in-state contract bed cost of $34,000 per year. To the extent  
          the number of individuals impacted is greater or fewer, costs  
          would be affected accordingly.

          Local jails will potentially incur significant increases and  
          decreases in local costs under the provisions of this measure.  
          New commitments to county jail for misdemeanor violations of the  
          10-year firearms ban under the expanded list of applicable  
          crimes will result in increased costs of an unknown, but  
          potentially significant amount.

          Staff notes that most of the enumerated offenses specified in  
          this measure are alternate felony/misdemeanors, with felony  
          convictions subject to punishment pursuant to PC  1170(h).  
          Unless the defendant has been formerly convicted of a serious or  







          SB 347 (Jackson)                                       Page 4 of  
          ?
          
          
          violent felony, or a felony requiring sex offender registration,  
          the felony sentence will be served in county jail. Data from the  
          DOJ indicates over 7,000 felony convictions per year on average  
          attributable to the offenses specified in this measure. To the  
          extent some percentage of felony convictions resulting in county  
          jail sentences are instead charged as misdemeanors, local jails  
          would realize cost savings due to shorter jail sentences. While  
          the net impact to local agencies cannot be known with certainty  
          and would vary by county, it is estimated the amount of  
          potential savings to county jails could be substantial given the  
          number of felony convictions annually.

          Under 2011 Realignment Legislation, the state provided funding  
          to the counties to place offenders in county jail for specified  
          felonies that previously would have required a state prison  
          sentence. Pursuant to Proposition 30 (2012), legislation enacted  
          after September 30, 2012, that has an overall effect of  
          increasing the costs already borne by a local agency for  
          programs or levels of service mandated by the 2011 Realignment  
          Legislation apply to local agencies only to the extent that the  
          state provides annual funding for the cost increase. Proposition  
          30 specifies that legislation defining a new crime or changing  
          the definition of an existing crime is not subject to this  
          provision, however, legislation changing the penalty for a crime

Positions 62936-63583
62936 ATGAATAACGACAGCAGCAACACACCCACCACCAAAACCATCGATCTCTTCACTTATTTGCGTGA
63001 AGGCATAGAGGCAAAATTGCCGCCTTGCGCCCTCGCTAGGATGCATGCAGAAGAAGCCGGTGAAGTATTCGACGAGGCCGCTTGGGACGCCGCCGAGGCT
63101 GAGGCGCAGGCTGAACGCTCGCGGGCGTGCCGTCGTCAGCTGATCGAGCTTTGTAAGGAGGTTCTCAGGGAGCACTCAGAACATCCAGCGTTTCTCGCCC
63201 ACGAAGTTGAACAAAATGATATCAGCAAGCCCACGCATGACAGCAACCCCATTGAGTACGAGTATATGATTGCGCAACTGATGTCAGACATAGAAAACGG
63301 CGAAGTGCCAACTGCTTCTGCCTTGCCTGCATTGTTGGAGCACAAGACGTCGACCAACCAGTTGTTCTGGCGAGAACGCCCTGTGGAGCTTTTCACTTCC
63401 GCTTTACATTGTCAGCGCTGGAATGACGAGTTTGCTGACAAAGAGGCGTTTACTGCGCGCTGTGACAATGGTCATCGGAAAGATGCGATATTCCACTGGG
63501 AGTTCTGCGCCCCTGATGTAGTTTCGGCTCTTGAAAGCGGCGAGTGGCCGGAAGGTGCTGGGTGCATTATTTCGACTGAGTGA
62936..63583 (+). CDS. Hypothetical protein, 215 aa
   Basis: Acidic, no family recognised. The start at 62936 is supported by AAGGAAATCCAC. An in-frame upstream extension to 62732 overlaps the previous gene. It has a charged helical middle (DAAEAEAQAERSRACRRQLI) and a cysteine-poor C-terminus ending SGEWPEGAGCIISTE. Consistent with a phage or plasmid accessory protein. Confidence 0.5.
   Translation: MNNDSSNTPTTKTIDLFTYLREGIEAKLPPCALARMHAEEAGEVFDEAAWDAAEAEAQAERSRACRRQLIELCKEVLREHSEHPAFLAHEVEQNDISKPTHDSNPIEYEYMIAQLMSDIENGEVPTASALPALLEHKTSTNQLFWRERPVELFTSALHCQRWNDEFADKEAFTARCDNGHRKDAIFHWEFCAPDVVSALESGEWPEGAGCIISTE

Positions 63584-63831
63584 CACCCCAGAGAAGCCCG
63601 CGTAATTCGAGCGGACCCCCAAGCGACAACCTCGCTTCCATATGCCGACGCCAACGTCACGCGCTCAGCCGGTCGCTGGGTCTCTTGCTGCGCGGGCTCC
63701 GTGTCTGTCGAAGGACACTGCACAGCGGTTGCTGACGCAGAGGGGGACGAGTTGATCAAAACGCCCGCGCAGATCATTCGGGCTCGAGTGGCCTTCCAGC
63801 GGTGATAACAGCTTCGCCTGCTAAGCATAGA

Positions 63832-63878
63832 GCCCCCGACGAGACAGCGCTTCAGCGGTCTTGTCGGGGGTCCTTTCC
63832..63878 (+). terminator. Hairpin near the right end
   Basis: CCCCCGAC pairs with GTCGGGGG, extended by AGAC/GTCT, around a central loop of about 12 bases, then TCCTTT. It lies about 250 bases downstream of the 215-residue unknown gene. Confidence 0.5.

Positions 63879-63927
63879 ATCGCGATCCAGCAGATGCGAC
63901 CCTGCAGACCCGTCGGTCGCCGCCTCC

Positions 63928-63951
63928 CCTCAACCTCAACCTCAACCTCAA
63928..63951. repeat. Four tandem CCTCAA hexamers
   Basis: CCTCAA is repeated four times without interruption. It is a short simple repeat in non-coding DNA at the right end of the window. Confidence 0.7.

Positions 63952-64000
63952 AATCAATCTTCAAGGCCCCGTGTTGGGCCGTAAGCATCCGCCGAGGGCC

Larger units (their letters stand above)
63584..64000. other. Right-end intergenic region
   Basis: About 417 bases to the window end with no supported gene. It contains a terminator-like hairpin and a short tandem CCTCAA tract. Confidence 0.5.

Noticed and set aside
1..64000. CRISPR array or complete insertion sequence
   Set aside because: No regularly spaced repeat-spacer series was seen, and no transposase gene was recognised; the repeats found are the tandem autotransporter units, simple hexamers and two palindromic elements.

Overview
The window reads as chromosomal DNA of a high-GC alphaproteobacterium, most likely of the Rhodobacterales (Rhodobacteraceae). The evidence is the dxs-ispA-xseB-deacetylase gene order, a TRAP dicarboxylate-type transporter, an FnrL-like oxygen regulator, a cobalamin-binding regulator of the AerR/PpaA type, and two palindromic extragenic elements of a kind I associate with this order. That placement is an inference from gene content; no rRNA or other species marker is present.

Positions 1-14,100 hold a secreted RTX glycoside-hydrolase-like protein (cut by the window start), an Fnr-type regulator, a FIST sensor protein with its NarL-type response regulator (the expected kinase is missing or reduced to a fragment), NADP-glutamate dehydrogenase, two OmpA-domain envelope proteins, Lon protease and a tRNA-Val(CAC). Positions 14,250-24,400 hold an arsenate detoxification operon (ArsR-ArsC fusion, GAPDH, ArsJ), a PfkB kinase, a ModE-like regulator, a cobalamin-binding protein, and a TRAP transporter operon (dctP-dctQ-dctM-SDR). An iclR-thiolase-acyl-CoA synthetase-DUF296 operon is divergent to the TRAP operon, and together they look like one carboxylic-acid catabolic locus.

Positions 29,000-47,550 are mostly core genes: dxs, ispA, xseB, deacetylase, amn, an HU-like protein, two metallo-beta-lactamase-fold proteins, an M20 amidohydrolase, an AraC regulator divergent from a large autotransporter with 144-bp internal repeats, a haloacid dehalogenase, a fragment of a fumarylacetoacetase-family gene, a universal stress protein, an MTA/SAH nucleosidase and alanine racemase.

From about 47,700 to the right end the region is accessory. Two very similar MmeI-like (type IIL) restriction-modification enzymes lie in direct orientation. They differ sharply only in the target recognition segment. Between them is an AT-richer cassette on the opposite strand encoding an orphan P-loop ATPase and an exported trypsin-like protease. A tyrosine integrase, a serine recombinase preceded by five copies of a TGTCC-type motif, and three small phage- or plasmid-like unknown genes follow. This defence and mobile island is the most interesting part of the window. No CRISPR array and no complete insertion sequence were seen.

is not similarly exempted. It is not clear that expanding the  
          application of the 10-year firearms ban to a larger class of  
          individuals would constitute a change in the definition of a  
          crime. To the extent it is determined that the provisions of  
          this bill instead change the penalty for the specified  
          misdemeanor crimes by applying the 10-year firearms ban to those  
          misdemeanor convictions, any net increase in costs to local  
          agencies could potentially require annual funding from the State  
          (General Fund).
          
          Staff notes that it is unclear whether the firearms prohibition  
          would apply retroactively to those persons convicted of  
          applicable misdemeanors prior to the effective date of this bill  
          should it be enacted. As a result, the estimated fiscal impacts  
          to the state and counties could vary widely.
          
          Similarly, to the extent the firearms prohibition is applied  
          retroactively to prior misdemeanor convictions could result in a  
          significant increase in DOJ administration and enforcement costs  
          (Special Fund*) to input and address new listings on APPS.








          SB 347 (Jackson)                                       Page 5 of  
          ?
          
          
          The Three-Judge Court has ordered the State to reduce its prison  
          population to 137.5 percent of the prison system's design  
          capacity by February 28, 2016. Pursuant to its February 10, 2014  
          order, the Court has ordered the CDCR to implement several  
          population reduction measures, prohibited an increase in the  
          population of inmates housed in out-of-state facilities, and  
          indicated the Court will maintain jurisdiction over the State  
          for as long as necessary to ensure that the State's compliance  
          with the 137.5 percent final benchmark is durable, and that such  
          durability is firmly established. Any future increases to the  
          State's prison population challenge the ability of the State to  
          reach and maintain such a "durable solution," and could require  
          the State to pursue one of several options, including  
          contracting-out for additional bed space or releasing current  
          inmates early onto parole.


                                      -- END --